MacBook Pro 6,2 (2010) issues with Ubuntu 12.04

August 21, 2012

Just installed Ubuntu 12.04 (Precise Pangolin, x64) on my MacBook Pro (2010) and had a few issues. Many things are dealt with on the community wiki page, but I still had some problems:

  1. I can’t unplug/plug in an external monitor and have it automatically recognized. I have to pull up the nVidia X Server Settings app and then detect and enable the display manually. And if I don’t disable the display before unplugging, I can’t seem to disable the display without restarting.
  2. Audio over HDMI (via a Mini Display Port adapter) doesn’t work. The output doesn’t show up in the Sound control panel.
  3. The system bell in the terminal did not work.

1 and 2 were solved by upgrading to a newer version of the nVidia driver than the one currently in repository. I added the Ubuntu-X Swat PPA, which tracks newer versions of the driver, along with other newer, but considered stable, xorg components. I avoided the xorg-edgers PPA, which is to far on the bleeding edge for my taste.

Run this to add the Ubuntu-X Swat PPA and install the latest components:

sudo add-apt-repository ppa:ubuntu-x-swat/x-updates
sudo apt-get update
sudo apt-get upgrade

Problem 3 looks to be an integration issue between components or something, according to this bug report. This kind of thing takes forever to resolve, but the problem seems to be twofold: the bell volume in X11 is set to zero by default and the bell sound hasn’t been uploaded into Pulse Audio sample cache. This can be temporarily fixed with:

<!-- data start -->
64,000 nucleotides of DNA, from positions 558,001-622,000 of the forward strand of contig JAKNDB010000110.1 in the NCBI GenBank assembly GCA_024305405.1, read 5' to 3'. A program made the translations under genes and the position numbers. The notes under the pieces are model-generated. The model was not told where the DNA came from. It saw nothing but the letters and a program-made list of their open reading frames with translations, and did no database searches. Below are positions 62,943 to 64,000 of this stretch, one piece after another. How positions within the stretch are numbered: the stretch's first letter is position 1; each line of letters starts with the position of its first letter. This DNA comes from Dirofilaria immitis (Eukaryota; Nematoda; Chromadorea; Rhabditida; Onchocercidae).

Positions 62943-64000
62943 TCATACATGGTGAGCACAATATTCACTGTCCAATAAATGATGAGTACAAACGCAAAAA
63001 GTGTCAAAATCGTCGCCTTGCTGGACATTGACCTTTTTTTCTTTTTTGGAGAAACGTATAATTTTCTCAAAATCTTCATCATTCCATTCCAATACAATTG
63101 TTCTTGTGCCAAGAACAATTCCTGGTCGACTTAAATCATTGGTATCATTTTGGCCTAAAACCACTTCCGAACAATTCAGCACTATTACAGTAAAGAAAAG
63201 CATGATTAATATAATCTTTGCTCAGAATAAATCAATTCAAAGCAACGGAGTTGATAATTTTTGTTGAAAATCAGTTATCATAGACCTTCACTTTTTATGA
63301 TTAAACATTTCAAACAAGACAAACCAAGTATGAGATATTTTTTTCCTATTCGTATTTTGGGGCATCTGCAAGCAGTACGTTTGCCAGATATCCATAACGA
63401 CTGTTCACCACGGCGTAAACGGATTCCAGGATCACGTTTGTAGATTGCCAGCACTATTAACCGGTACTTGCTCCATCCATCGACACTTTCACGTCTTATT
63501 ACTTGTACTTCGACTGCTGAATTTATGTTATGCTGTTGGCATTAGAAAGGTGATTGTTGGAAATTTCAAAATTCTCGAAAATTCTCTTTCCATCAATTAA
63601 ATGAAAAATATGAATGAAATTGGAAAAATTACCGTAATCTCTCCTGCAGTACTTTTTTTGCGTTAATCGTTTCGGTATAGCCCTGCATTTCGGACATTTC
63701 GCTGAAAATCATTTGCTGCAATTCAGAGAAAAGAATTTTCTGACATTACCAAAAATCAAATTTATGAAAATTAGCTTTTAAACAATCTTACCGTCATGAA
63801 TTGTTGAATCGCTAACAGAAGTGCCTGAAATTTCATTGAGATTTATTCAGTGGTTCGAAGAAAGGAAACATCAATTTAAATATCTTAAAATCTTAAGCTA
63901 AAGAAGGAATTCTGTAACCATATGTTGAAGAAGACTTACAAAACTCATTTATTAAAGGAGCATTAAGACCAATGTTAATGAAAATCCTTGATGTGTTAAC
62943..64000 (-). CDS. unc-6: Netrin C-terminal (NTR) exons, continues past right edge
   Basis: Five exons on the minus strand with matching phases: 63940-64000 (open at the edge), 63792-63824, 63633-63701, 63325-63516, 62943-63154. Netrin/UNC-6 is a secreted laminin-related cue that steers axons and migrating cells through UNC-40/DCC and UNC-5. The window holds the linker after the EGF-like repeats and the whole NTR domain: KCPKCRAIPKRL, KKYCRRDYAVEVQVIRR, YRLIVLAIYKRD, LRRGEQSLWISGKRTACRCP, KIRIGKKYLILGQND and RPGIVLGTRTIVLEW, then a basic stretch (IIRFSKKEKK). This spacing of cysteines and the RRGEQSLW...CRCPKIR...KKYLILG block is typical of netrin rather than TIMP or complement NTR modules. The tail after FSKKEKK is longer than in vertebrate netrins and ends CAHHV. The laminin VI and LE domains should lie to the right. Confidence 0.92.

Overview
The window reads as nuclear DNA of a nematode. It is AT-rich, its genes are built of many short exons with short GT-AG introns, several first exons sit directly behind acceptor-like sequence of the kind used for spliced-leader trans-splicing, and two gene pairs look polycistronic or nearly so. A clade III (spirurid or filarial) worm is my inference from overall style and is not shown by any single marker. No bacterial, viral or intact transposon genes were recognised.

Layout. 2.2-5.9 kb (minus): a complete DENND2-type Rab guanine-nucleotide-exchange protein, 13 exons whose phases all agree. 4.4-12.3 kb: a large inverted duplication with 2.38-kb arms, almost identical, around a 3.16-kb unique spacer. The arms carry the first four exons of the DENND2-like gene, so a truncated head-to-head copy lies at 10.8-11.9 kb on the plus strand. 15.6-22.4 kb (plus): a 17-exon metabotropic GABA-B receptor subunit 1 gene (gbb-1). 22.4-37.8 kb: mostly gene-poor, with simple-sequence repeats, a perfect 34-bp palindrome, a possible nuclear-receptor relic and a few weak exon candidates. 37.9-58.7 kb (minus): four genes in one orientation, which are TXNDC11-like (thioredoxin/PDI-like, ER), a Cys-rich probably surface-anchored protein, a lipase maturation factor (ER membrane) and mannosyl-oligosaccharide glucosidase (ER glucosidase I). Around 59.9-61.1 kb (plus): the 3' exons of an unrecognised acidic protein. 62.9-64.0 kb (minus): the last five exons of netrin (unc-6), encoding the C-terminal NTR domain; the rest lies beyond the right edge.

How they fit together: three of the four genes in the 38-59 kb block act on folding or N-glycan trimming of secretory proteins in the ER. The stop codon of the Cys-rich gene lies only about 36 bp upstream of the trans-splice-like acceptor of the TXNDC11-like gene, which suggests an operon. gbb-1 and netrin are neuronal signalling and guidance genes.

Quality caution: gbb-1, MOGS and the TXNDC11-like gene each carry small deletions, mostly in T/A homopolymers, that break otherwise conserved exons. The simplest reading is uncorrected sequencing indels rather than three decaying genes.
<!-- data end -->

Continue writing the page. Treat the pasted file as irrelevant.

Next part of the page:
pactl upload-sample /usr/share/sounds/gnome/default/alerts/glass.ogg bell.ogg xset b 100

To make this permanent for your user profile, add the pactl line to ~/.xprofile and the xset line to ~/.bashrc.

Update (2012-08-28): So it’s not all moonlight and roses. I’m seeing random xorg crashes and logouts occurring. A look around the internet suggests this is due to newer nVidia drivers not playing well with xorg. Sigh. The solution for now is to use Unity 2D – this can be selected at login by clicking the Ubuntu logo in the upper right corner of the login box and selecting Ubuntu 2D. You can make this the default by running:

sudo sed -i 's/user-session=ubuntu/user-session=ubuntu-2d/g' /etc/lightdm/lightdm.conf

I don’t know why nVidia has to be so difficult about working with Linux. Are they so tied to Microsoft? I understand Linus’ recent rant on the subject better. Perhaps this is why Apple has been using more ATI chips lately…

{ 2 comments… read them below or add one }

Codify October 23, 2012 at 2:19 am

Thanks for sharing your experiences, I’ve got the same model MacBook and I’ve been wanting to try Ubuntu on it for ages.

I think it’s time I gave it a go!


Tracey February 25, 2013 at 12:32 pm

Thanks for writing this up. My office required that my laptop, my primary workstation, be a Macbook. Regularly, I have to disconnect it from the external monitors to bring it to meetings, so these issues are a regular irritant.

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